Within this supporting paper I intend to examine my school’s approach to the planning, teaching, learning and support of ICT. I will discuss the role of the ICT coordinator within school, the resources used and how they are managed and utilised within it. I will show whether researchers support the school’s approach to how ICT is developed including e-learning. ICT is an acronym that stands for Information Communications Technology. It is widely used in educational settings and it covers a range of equipment that can store, retrieve, transmit or receive information electronically in digital form for example, computers, digital TV, mobile phones etc. ICT is growing rapidly and is having a significant impact on modern day living, “ICT is increasingly an invisible yet also a ubiquitous technology, and it really is having a profound effect upon our lives.” (Siraj-Blatchford, Whitebread, 2008, pg. 3)
Children are surrounded by ICT at a young age, before they even start school. In the home, technology includes mobile phones, toys that have buttons or buzzers, ovens, washing machines, laptops, remote controls for TV’s and DVD’s and other machines that require programming. Children are growing up with technology around them and will use this to increase their understanding in all areas of learning, “Pupils should be given opportunities to apply and develop their ICT capability through the use of ICT tools to support their learning in all subjects.” (DFE, 2013)
Within the school in which I work, the main role of the ICT co-ordinator is to produce an ICT policy that needs to be updated regularly, co-ordinate the use of ICT across the curriculum and to ensure that the school’s ICT resources are well maintained and are being used effectively in each year group, “The majority of Primary Schools have appointed an ICT co-ordinator. This is an important and valued role providing support, advice and cohesion.” (Elston, 2007, pg.20)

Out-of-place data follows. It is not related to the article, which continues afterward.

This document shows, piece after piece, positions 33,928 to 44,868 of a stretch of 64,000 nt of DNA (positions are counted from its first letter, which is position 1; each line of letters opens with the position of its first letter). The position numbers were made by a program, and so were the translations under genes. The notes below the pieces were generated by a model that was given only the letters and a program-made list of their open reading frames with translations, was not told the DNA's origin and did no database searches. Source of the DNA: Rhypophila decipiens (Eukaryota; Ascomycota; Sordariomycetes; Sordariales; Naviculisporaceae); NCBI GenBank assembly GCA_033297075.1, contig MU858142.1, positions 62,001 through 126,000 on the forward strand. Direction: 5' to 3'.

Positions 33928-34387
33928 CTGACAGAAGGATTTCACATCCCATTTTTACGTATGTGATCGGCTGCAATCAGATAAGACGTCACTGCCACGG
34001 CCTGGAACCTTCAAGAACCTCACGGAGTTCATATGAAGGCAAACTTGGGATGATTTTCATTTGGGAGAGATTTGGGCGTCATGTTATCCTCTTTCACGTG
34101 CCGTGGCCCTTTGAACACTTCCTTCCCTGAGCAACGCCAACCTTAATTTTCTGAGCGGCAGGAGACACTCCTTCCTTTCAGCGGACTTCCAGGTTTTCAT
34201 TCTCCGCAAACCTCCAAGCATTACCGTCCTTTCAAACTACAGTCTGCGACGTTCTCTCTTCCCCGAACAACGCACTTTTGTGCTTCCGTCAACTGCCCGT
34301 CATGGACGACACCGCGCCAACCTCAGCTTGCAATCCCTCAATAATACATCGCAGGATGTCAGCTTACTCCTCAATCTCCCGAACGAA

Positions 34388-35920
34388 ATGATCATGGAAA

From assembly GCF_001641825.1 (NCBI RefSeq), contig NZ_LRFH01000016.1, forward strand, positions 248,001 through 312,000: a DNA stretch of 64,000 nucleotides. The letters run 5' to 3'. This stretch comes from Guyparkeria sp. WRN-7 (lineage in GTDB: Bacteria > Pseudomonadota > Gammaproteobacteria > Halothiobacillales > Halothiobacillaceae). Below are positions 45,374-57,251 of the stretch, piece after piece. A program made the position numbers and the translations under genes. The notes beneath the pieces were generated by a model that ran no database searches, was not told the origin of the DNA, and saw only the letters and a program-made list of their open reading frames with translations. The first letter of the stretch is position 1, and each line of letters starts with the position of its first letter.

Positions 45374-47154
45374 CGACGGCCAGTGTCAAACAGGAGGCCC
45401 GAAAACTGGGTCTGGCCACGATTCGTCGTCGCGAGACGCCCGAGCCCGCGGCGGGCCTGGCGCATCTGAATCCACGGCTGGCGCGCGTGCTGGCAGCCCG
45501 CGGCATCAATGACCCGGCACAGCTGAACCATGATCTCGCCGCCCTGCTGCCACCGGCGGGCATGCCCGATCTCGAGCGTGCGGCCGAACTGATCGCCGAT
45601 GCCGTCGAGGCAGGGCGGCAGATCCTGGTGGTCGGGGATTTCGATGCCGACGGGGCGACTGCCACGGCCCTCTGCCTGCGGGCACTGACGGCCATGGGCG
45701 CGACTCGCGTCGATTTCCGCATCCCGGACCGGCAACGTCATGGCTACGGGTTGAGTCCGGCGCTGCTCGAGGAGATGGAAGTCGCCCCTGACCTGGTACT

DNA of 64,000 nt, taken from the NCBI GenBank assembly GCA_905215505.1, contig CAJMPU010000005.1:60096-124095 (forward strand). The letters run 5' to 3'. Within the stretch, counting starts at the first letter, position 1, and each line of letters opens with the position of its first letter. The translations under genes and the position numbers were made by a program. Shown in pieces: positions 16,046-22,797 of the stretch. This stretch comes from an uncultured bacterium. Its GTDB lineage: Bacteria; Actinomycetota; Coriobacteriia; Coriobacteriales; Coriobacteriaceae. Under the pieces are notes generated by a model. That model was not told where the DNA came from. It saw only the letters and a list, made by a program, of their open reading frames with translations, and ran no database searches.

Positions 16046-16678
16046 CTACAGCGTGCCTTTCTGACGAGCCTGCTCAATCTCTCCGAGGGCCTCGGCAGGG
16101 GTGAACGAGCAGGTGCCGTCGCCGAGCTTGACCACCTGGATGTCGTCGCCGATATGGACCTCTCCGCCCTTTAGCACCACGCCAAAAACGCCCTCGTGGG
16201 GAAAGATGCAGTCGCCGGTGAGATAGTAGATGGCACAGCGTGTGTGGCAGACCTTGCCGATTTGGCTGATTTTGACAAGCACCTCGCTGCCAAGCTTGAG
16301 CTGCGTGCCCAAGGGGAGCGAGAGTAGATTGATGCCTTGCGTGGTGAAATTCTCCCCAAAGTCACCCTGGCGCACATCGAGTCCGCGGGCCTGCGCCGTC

ICT training within school for staff is on a needs basis as staff will identify themselves if they need to train through performance management meetings and discussions with the ICT co-ordinator. The ICT co-ordinator also works closely with Crystal, who are an outside agency that are employed by the school. They come into school once a week to support the ICT co-ordinator by updating software, mending equipment that has been broken and will carry out any other ICT jobs that require their help. They also support the whole school including office staff who may require help with SIMS and will upload pupil information onto software programmes such as Education City and Mathletics. The school has three budgets for ICT, the main budget being for ink as this can be very expensive. The second budget is for a rolling programme. The money given here is to replace broken equipment and for equipment that might need updating. The third budget is given to the ICT co-ordinator. She carries out an audit every year of products in school and asks class teachers to give feedback on them about what the children in their class use or don’t use and how effective they are as a learning resource. With this money she will buy up-to-date resources, software and pay for subscriptions to sites such as Education City and Mathletics. Some site licenses such as the 2Simple software is bought for the school and is paid for with the whole school budget. As stated by the DFE [online] 2012, ‘ICT at key stages 1 and 2 have been disapplied with effect from 1 September 2012 and are no longer statutory’. The school follows the QCA schemes of work for ICT and uses elements from the BWD schemes of work. The ICT co-ordinator then adapts these to cover all the necessary skills through the topics being taught in school and that best meets the needs of our pupils. An example of an adapted scheme of work for Year 2 is in Appendix 1. Assessments for all units in ICT are carried out every half term in each year group in order to...
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